Lipinski Honors American Heroes by Commemorating Two Solemn Anniversaries: The Battle of Tarawa and Assassination of JFK
U.S. Rep. Dan Lipinski (IL-3) and Chicago Ald. Jim Balcer (11th) were joined today by local active duty military personnel and veterans to commemorate two solemn anniversaries, the 70th Anniversary of the Battle of Tarawa and the 50th Anniversary of the assassination of President John F. Kennedy. They also renewed their demand that the United States do everything possible to bring home the bodies of the heroes left behind at Tarawa, the Pacific island critical to victory in World War II. Joining the congressman and the alderman were relatives of those brave men from the Chicago area who have not been recovered, identified and given a proper burial.
“Today we commemorate two anniversaries and honor the heroism of great men who served our nation bravely and magnificently before their lives were cut short,” Rep. Lipinski said. “The importance of the Battle of Tarawa and the contributions of those who made the ultimate sacrifice for our country cannot be overstated. The courage they demonstrated on Tarawa will never be forgotten, but we still have unfinished business. We make a promise to all of our military men and women to leave no one behind. Sadly, we have not kept that promise at Tarawa. The men who died 70 years ago deserve to be brought back to the United States and buried with the utmost respect and honor.”
“It is very fitting that these two anniversaries overlap. JFK was a WWII hero who valiantly saved members of his crew on PT-109,” Rep. Lipinski continued. “When he was elected president in 1960 he represented a new generation of leaders and his vision helped to inspire America at a great time of transition for our nation. Those Americans who fought at Tarawa and JFK are true heroes of American history, whose sacrifices have made it possible for us to enjoy the freedoms we do today as the world’s greatest nation.”
“As a Marine Corps veteran, it is an honor and a privilege to remember all of the Marines and Navy corpsman who died in the Battle of Tarawa. It’s only fitting on this day that we also pay our respects to President Kennedy, who received his naval officer training right here in the Chicago area and heroically saved lives serving his country in WWII,” Ald. Balcer said. “But we need to be doing more. I will continue to demand a complete accounting for all American personnel still on Tarawa. Their bodies should be brought home to their proper resting place in the United States. It is a national disgrace they are still there.”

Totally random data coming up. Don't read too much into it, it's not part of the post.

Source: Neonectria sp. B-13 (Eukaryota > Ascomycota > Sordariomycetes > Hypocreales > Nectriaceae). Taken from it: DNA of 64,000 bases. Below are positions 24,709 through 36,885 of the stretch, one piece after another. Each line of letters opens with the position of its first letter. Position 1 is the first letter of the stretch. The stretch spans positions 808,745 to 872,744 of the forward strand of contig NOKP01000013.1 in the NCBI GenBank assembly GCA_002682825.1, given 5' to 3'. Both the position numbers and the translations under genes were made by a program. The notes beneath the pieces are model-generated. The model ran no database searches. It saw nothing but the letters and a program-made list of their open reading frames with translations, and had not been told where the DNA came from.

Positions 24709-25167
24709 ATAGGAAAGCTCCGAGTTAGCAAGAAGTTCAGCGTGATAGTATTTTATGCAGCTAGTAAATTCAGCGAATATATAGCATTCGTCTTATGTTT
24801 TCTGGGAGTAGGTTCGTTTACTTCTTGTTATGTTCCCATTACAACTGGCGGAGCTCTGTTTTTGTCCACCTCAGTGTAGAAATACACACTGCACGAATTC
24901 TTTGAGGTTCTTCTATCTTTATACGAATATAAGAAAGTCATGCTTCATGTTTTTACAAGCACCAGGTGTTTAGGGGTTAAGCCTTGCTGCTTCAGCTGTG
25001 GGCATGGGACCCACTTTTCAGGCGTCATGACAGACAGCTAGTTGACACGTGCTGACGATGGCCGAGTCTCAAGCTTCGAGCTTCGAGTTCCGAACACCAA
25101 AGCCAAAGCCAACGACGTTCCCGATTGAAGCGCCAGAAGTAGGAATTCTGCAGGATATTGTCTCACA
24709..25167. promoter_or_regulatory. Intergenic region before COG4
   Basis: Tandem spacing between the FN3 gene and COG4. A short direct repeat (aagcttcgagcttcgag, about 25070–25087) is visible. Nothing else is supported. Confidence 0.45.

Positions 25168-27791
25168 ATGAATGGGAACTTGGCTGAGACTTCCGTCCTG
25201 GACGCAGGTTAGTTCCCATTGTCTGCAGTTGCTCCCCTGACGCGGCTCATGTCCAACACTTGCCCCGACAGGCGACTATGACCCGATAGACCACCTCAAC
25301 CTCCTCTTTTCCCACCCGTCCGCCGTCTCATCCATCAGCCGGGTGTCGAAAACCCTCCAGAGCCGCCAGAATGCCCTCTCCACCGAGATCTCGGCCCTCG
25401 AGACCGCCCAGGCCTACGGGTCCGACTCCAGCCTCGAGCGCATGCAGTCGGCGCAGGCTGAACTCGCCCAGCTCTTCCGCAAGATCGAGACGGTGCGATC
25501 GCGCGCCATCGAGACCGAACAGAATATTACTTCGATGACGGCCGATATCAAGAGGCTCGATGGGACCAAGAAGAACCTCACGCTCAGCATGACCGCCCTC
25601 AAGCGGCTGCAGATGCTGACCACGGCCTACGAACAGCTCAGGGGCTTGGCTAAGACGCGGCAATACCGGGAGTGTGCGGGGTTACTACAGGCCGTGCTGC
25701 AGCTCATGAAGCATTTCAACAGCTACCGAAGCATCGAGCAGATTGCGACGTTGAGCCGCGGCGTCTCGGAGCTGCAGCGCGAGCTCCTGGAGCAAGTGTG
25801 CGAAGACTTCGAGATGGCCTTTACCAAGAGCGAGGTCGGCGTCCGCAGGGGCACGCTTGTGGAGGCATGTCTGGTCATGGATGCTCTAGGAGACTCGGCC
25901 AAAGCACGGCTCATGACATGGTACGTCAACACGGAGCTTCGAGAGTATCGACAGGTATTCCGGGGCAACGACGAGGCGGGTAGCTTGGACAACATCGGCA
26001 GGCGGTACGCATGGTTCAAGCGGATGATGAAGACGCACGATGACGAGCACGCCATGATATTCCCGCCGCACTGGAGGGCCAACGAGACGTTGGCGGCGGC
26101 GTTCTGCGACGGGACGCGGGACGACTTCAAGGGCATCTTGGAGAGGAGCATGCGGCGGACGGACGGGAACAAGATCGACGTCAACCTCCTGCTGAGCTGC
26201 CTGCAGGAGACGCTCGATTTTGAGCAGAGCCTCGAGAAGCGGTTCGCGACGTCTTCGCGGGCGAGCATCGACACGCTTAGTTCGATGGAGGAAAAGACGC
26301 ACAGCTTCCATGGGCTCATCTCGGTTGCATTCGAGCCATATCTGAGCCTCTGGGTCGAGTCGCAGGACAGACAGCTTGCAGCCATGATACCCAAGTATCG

Tarawa, located halfway between Australia and Hawaii, was the scene of one of the bloodiest battles of WWII. More than 1,100 American lives were lost in three days beginning on Nov. 20, 1943, as the 2nd Marine Division and part of the Army's 27th Infantry took the island in an amphibious assault, dislodging an entrenched force of 5,000 Japanese soldiers. Lessons learned from Tarawa guided and influenced subsequent Allied landings in the Pacific, but the remains of some 564 Americans, including 38 from Illinois, were never recovered, as many bodies were buried where they fell and no detailed records ever kept.
A Marine and a decorated Vietnam veteran, Ald. Balcer, fought to focus attention on the missing remains on Tarawa, showing leadership by introducing a resolution that passed the Chicago City Council. Soon afterward, in a 2010 defense authorization bill in Congress, Rep. Lipinski added an amendment calling on the Department of Defense to “recover, identify and return remains of members of the Armed Forces from Tarawa.” He subsequently supported a broader provision in the bill directing the Secretary of Defense to implement a “coordinated, integrated and fully resourced program” dedicated to the recovery of the remains of all missing military personnel.
Prompted by the congressman, the U.S. Joint POW/MIA Accounting Command started investigating the remains left at Tarawa. Earlier this year, JPAC recovered three bodies, including one identified as PFC Manley Winkley, of Indianapolis. His recovery, identification and return trip home was a first for JPAC at Tarawa.
At today’s ceremony at Chicago’s Bridgeport VFW Post 5079, Lipinski and Balcer paid their respects to President Kennedy, who received his training at the Naval Reserve Officers Training School at Northwestern University. Lt. Kennedy was credited with saving the lives of 10 crewmen aboard PT-109 after it was struck by a Japanese destroyer while on patrol. He was awarded the Navy and Marine Corps Medal for his actions. Later, while commanding PT-59, Kennedy rescued several dozen Marines who were trapped during a raid on Choiseul Island.
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